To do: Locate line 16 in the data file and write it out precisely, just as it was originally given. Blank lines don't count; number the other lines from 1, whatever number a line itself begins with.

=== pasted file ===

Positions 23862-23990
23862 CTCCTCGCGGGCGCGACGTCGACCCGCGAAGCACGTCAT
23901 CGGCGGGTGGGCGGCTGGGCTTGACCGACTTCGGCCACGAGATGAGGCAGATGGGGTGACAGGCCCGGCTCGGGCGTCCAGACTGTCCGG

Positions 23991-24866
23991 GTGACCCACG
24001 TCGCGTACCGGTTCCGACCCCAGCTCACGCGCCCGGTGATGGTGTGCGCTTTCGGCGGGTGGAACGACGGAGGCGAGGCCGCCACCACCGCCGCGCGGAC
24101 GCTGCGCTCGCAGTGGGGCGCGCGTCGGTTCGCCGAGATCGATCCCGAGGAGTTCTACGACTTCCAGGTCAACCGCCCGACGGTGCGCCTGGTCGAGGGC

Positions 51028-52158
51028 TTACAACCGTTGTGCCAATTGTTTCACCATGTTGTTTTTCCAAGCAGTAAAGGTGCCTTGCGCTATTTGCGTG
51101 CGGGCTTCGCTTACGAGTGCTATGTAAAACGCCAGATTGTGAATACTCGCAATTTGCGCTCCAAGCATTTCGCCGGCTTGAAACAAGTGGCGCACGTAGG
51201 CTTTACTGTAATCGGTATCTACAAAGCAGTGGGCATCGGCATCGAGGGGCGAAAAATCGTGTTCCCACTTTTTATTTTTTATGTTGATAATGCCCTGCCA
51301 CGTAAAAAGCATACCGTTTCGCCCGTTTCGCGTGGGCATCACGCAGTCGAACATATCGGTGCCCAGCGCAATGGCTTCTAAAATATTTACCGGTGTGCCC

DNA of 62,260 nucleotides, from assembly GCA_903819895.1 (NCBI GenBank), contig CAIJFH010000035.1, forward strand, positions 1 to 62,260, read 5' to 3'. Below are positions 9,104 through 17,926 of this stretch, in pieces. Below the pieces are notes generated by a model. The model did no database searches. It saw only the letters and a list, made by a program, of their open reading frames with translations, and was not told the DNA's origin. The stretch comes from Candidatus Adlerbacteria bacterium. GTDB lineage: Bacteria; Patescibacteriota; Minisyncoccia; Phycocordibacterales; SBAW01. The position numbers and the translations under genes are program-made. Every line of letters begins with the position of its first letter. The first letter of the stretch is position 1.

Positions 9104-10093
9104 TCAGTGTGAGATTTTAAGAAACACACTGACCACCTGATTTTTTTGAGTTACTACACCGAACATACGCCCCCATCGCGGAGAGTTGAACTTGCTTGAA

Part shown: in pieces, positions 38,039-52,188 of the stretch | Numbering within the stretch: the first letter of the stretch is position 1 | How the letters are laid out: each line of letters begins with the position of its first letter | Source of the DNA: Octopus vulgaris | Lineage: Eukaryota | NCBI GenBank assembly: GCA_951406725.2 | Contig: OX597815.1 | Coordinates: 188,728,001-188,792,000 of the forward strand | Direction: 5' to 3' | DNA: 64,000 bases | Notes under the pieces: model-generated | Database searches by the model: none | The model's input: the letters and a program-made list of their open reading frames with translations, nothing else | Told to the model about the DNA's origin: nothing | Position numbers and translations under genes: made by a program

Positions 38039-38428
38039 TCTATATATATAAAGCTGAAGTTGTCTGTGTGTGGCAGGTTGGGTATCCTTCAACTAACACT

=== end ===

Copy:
Part shown: in pieces, positions 38,039-52,188 of the stretch | Numbering within the stretch: the first letter of the stretch is position 1 | How the letters are laid out: each line of letters begins with the position of its first letter | Source of the DNA: Octopus vulgaris | Lineage: Eukaryota | NCBI GenBank assembly: GCA_951406725.2 | Contig: OX597815.1 | Coordinates: 188,728,001-188,792,000 of the forward strand | Direction: 5' to 3' | DNA: 64,000 bases | Notes under the pieces: model-generated | Database searches by the model: none | The model's input: the letters and a program-made list of their open reading frames with translations, nothing else | Told to the model about the DNA's origin: nothing | Position numbers and translations under genes: made by a program